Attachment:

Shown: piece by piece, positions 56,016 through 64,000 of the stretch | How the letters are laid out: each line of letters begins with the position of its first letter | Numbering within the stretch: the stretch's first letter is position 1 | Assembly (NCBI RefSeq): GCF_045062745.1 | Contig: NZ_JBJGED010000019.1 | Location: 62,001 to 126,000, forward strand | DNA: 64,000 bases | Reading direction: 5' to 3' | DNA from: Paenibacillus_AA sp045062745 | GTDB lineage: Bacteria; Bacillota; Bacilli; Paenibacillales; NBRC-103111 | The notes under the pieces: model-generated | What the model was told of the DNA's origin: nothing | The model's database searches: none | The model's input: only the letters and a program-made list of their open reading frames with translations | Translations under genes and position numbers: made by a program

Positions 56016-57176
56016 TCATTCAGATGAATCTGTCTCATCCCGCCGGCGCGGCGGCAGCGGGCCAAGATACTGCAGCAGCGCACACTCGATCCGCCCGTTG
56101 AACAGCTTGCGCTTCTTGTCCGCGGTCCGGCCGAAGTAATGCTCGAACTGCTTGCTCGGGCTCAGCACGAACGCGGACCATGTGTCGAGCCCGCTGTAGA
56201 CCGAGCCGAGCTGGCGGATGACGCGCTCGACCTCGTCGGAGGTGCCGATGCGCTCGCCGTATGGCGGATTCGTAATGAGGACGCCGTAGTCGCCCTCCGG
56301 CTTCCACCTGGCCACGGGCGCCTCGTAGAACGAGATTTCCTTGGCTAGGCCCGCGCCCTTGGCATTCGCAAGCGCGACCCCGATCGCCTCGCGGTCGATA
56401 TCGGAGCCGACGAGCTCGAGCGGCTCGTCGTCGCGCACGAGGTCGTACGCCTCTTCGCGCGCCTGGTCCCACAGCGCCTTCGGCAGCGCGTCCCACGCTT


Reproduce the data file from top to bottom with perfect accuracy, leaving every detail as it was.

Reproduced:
Shown: piece by piece, positions 56,016 through 64,000 of the stretch | How the letters are laid out: each line of letters begins with the position of its first letter | Numbering within the stretch: the stretch's first letter is position 1 | Assembly (NCBI RefSeq): GCF_045062745.1 | Contig: NZ_JBJGED010000019.1 | Location: 62,001 to 126,000, forward strand | DNA: 64,000 bases | Reading direction: 5' to 3' | DNA from: Paenibacillus_AA sp045062745 | GTDB lineage: Bacteria; Bacillota; Bacilli; Paenibacillales; NBRC-103111 | The notes under the pieces: model-generated | What the model was told of the DNA's origin: nothing | The model's database searches: none | The model's input: only the letters and a program-made list of their open reading frames with translations | Translations under genes and position numbers: made by a program

Positions 56016-57176
56016 TCATTCAGATGAATCTGTCTCATCCCGCCGGCGCGGCGGCAGCGGGCCAAGATACTGCAGCAGCGCACACTCGATCCGCCCGTTG
56101 AACAGCTTGCGCTTCTTGTCCGCGGTCCGGCCGAAGTAATGCTCGAACTGCTTGCTCGGGCTCAGCACGAACGCGGACCATGTGTCGAGCCCGCTGTAGA
56201 CCGAGCCGAGCTGGCGGATGACGCGCTCGACCTCGTCGGAGGTGCCGATGCGCTCGCCGTATGGCGGATTCGTAATGAGGACGCCGTAGTCGCCCTCCGG
56301 CTTCCACCTGGCCACGGGCGCCTCGTAGAACGAGATTTCCTTGGCTAGGCCCGCGCCCTTGGCATTCGCAAGCGCGACCCCGATCGCCTCGCGGTCGATA
56401 TCGGAGCCGACGAGCTCGAGCGGCTCGTCGTCGCGCACGAGGTCGTACGCCTCTTCGCGCGCCTGGTCCCACAGCGCCTTCGGCAGCGCGTCCCACGCTT